Topics: Alcoholic beverage, Palm wine, Arecaceae Pages: 12 (2480 words) Published: July 5, 2014

Palm wine
From Wikipedia, the free encyclopedia
For other uses, see Palm wine (disambiguation).

Palm wine
Palm wine, also called kallu (Kannada: ಕಲ್ಲು,Telugu: కల్లు,Tamil: கள்ளு, Malayalam: കള്ള്), palm toddy, or simply toddy / tadi (Hindi:ताड़ी), is an alcoholic beverage created from the sap of various species of palm tree such as the palmyra, date palms and coconut palms.[1][not in citation given] This drink is common in various parts of Asia and Africa, and goes by various names, such as emu and oguro in Nigeria; nsamba in theDemocratic Republic of the Congo; nsafufuo in Ghana;[2] kallu in South India; matango in Cameroon; tuak in North Sumatra, Indonesia;mnazi in the Mijikenda language of Kenya; goribon (Rungus) in Sabah, Borneo; and tuba in the Philippines, Borneo and Mexico. In the Philippines, tubâ refers both to the freshly harvested, sweetish cloudy-white sap and the one with the red lauan-tree tan bark colorant. InLeyte, the red tuba is aged with the tan bark for up to six months to two years, until it gets dark red and tapping its glass container gives a sound that does not suddenly stop. This type of tubâ is called bahal (for tuba aged this way for up to six months) and bahalina (for tubaaged thus for up to a year or more). Toddy is also consumed in Sri Lanka and Myanmar. On the one hand, production of palm wine may have contributed to the endangered status of some palm species such as the Chilean wine palm (Jubaea chilensis).[3] On the other hand, palm wine production by small holders and individual farmers may promote conservation as palm trees become a source of regular household income that may economically be worth more than the value of timber sold.[4] Contents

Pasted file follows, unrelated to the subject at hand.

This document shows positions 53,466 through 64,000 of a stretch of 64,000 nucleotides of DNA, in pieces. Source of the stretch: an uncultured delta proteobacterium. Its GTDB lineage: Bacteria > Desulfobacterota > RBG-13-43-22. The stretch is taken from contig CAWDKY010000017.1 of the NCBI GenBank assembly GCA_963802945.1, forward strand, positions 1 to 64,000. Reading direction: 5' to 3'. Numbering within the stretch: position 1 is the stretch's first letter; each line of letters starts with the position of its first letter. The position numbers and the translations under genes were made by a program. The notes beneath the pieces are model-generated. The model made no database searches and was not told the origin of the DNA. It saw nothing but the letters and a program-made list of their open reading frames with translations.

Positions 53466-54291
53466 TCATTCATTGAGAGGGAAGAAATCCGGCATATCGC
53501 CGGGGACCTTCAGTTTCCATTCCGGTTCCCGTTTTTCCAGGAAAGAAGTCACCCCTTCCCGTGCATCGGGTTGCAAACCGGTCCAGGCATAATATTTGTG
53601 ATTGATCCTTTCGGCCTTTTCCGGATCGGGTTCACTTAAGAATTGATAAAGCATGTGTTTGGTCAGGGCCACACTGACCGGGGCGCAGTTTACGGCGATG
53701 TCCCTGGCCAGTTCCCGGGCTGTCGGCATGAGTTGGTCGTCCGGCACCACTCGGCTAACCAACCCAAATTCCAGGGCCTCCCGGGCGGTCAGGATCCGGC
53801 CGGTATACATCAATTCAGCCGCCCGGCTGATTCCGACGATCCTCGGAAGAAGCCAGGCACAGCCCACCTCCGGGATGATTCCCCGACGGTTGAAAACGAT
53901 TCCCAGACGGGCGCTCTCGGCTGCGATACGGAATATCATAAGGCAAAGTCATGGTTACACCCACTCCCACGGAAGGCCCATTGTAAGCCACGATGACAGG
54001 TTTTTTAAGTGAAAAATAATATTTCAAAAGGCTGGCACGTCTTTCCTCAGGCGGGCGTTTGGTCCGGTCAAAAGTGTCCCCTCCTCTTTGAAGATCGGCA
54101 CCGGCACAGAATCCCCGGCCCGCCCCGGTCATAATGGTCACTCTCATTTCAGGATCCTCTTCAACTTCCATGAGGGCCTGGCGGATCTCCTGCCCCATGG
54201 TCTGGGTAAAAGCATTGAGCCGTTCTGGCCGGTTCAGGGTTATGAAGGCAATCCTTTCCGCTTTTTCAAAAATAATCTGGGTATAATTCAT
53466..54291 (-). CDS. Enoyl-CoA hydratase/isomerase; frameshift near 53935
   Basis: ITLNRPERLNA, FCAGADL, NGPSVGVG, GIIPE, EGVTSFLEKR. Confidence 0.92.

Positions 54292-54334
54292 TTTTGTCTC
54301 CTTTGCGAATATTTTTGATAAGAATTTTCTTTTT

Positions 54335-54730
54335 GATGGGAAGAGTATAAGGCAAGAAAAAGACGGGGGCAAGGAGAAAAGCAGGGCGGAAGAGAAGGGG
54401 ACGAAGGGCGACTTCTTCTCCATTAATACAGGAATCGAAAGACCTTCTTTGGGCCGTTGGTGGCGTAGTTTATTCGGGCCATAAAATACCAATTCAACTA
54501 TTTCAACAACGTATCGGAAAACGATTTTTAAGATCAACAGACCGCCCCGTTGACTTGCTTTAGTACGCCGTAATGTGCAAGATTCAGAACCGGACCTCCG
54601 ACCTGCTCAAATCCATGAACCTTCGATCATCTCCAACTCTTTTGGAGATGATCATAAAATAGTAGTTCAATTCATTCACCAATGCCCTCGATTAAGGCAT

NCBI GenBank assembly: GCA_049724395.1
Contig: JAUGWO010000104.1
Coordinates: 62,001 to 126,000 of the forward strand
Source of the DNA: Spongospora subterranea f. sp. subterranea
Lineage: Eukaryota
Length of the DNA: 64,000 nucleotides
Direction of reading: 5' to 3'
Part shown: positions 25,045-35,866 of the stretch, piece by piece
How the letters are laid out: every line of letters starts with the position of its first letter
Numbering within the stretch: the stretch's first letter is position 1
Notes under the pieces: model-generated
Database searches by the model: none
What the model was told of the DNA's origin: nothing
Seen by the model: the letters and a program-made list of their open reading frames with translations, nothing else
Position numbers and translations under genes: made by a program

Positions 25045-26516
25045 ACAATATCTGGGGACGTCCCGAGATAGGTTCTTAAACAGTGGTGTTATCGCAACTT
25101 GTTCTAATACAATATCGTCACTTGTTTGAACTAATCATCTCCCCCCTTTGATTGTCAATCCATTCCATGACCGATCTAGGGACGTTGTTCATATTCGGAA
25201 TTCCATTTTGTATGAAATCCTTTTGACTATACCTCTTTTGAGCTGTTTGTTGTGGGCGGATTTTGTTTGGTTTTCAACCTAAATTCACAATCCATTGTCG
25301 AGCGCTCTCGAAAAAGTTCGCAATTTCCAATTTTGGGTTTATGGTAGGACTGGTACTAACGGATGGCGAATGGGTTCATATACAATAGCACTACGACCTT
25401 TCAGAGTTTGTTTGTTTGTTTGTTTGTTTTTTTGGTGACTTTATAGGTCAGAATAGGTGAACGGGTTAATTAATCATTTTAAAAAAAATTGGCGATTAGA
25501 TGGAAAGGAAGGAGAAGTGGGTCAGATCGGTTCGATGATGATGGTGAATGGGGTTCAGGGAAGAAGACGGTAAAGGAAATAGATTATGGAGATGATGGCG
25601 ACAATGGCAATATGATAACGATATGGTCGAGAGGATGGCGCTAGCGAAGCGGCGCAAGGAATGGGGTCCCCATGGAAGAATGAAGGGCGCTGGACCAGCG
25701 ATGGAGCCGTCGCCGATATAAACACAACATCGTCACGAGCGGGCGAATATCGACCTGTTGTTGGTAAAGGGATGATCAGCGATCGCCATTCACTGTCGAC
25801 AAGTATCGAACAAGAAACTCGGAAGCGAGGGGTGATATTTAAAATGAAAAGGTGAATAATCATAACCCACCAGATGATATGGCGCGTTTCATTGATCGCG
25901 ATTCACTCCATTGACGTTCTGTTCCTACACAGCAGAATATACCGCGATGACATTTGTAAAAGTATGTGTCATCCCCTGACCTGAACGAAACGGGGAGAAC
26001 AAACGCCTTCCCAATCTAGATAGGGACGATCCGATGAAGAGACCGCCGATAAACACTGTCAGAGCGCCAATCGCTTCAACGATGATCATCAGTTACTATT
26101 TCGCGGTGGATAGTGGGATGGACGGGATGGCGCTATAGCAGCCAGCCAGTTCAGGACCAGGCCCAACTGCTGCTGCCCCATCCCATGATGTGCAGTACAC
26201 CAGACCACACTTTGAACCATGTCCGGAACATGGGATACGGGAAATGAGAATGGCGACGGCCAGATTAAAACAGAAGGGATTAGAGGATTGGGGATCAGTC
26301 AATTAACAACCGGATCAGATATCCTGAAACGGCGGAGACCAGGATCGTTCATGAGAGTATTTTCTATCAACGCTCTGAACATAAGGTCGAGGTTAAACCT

1 Tapping
2 Distilled
3 Social role
4 Culinary use
5 Consumption by animals
6 Names
7 See also
8 References
9 External links

Toddy collectors at work onCocos nucifera palms

Tapping palm sap in East Timor
The sap is extracted and collected by a tapper. Typically the sap is collected from the cut flower of the palm tree. A container is fastened to the flower stump to collect the sap. The white liquid that initially collects tends to be very sweet and non-alcoholic before it is fermented. An alternate method is the felling of the entire tree. Where this is practiced, a fire is sometimes lit at the cut end to facilitate the collection of sap. Palm wine tapping is mentioned in the novel Things Fall Apart by the Nigerian writerChinua Achebe and is central to the plot of the groundbreaking novel The Palm Wine Drinkard by Nigerian author Amos Tutuola. In parts of India, the unfermented sap is called neera (padaneer in Tamil Nadu) and is refrigerated, stored and distributed by semi-government agencies. A little lime is added to the sap to prevent it from fermenting. Neera is said to contain many nutrients including potash. Palm sap begins fermenting immediately after collection, due to natural yeasts in the pores of pot and air (often spurred by residual yeast left in the collecting container). Within two hours, fermentation yields an aromatic wine of up to 4% alcohol content, mildly intoxicating and sweet. The wine may be allowed to ferment longer, up to a day, to yield a stronger, more sour and acidic taste, which some people prefer. Longer fermentation produces vinegar instead of stronger wine.[5] In Africa, the sap used to create palm wine is most often taken from wild datepalms such as the silver date palm (Phoenix sylvestris), the palmyra, and the jaggery palm (Caryota urens), or from oil palm such as the African Oil Palm (Elaeis guineense) or from Raffia palms, kithul palms, or nipa palms. In India and South Asia, coconut palms and Palmyra palms such as the Arecaceaeand Borassus are preferred. In southern Africa, palm wine (ubusulu) is produced in Maputaland, an area in the south of Mozambique between the Lobombo mountains and the Indian Ocean. It is mainly produced from the lala palm...

References: 3. Jump up^ C. Michael Hogan. 2008. Chilean Wine Palm: Jubaea chilensis,, ed. N. Stromberg
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